Sen. Lindsey Graham (R-SC) was one of the few establishment Republicans out there to suggest — even slightly — that the new tea party emperors of the GOP might have no clothes. But now, after the tea party wave washed what was left of Republican moderation to the political fringe, Graham is changing his tune. Those tea partiers he was skeptical of just a few months ago? Turns out they rule.
“It will die out,” he told the New York Times.
Why? “The problem with the Tea Party, I think it’s just unsustainable because they can never come up with a coherent vision for governing the country,” Graham said.
What a difference a string of tea party-fueled Republican primary upsets can make, it seems.Here’s what Graham said about the tea party on Meet The Press yesterday:
“I hope the tea party will come to Washington and change the whole dynamic that led to this fiscal mess we’re in, starting with spending in the 2011 year, but also in reforming entitlements.”
Graham then proceeded to endorse the tea party’s “coherent vision” for governing the country with a no compromise, shut-it-down-if-we-have-to style. For example, Graham drew a very tea partyesque line in the sand on raising the debt ceiling, something the tea party praiser-in-chief on the House side, incoming Speaker John Boehner, has said must be done in an “adult” way.
“I will not vote for the debt ceiling increase until I see a plan in place that will deal with our long-term debt obligations, starting with Social Security, a real bipartisan effort to make sure that Social Security stays solvent, adjusting the age, looking at means tests for benefits,” Graham told MTP‘s David Gregory. “On the spending side, I’m not going to vote for debt ceiling increase unless we go back to 2008 spending levels, cutting discretionary spending.”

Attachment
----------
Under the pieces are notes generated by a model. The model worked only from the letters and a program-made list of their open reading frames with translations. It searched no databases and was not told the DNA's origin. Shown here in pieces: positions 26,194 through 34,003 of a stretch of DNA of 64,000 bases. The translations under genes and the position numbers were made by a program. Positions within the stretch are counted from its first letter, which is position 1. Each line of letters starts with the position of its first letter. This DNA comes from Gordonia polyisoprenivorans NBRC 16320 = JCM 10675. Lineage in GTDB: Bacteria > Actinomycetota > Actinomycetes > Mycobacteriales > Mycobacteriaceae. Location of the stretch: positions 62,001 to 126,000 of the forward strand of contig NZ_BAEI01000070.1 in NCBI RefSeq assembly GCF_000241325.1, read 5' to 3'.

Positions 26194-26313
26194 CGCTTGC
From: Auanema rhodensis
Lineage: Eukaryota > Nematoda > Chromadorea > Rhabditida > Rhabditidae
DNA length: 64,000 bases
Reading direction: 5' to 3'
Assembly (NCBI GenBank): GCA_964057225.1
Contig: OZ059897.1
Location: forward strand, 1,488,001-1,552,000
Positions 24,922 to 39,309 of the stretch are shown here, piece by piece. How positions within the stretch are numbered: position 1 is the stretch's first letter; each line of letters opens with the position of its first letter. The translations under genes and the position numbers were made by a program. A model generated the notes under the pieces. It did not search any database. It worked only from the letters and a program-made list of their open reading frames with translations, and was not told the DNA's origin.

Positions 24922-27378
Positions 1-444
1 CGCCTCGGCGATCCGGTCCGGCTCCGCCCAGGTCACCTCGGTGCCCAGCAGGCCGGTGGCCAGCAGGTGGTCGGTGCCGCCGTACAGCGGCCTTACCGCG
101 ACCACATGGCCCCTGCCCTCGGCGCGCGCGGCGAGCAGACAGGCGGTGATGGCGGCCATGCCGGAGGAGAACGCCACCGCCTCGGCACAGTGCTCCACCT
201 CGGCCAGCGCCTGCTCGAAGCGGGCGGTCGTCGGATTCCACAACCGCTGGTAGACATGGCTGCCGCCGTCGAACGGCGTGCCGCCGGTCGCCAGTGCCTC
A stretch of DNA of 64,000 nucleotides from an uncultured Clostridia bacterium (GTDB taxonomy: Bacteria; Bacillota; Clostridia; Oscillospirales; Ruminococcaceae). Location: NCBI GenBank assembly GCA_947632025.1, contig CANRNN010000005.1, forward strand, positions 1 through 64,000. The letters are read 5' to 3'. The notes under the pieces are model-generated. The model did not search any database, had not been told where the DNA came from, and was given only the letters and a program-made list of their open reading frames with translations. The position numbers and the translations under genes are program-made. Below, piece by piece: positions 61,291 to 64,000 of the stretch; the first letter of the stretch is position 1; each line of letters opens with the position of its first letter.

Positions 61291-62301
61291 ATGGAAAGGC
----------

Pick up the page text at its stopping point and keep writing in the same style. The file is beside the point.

(On the other hand, Graham said, “You don’t need to shut the government down to accomplish those goals,” when asked if the GOP should try in 2011 what many saw as a political failure in 1995.)
Graham acknowledged he was taking a tea party tack, even claiming to side with incoming tea party stars like Senators-elect Pat Toomey (R-PA) and Rand Paul (R-KY) against establishment Republican wariness to jump on political third rails like Social Security.
“I think Pat Toomey, Rand Paul, and other candidates who are new to the Congress have said during the campaign, ‘Everything’s on the table when it comes to making America fiscally sound.’ Let’s see if we can find bipartisan reforms in Social Security before we raise the debt limit,” Graham said.
The reforms Graham spoke of include eliminating some Medicare benefits for wealthy Americans under the age of 55 and “adjusting” the retirement age. That’s not exactly new — even in the mavericky July New York Times article, Graham was cast as focused on “saving Social Security from financial collapse by reforming its benefit structure.”
But gone is Graham’s former view that the tea party was a visionless behemoth lumbering its way toward obscurity. This was back when Graham was in a pitched battle with the ultra-conservatives in his own state, some of whom decided the best way to take him down a peg was to say he’s gay. Graham denied it, telling the Times, “I know it’s really gonna upset a lot of gay men — I’m sure hundreds of ’em are gonna be jumping off the Golden Gate Bridge — but I ain’t available. I ain’t gay. Sorry.”
That battle appears to be over and Graham seems to be suggesting there’s a tea party vision after all.
Watch Graham talk (and praise) tea on Meet The Press: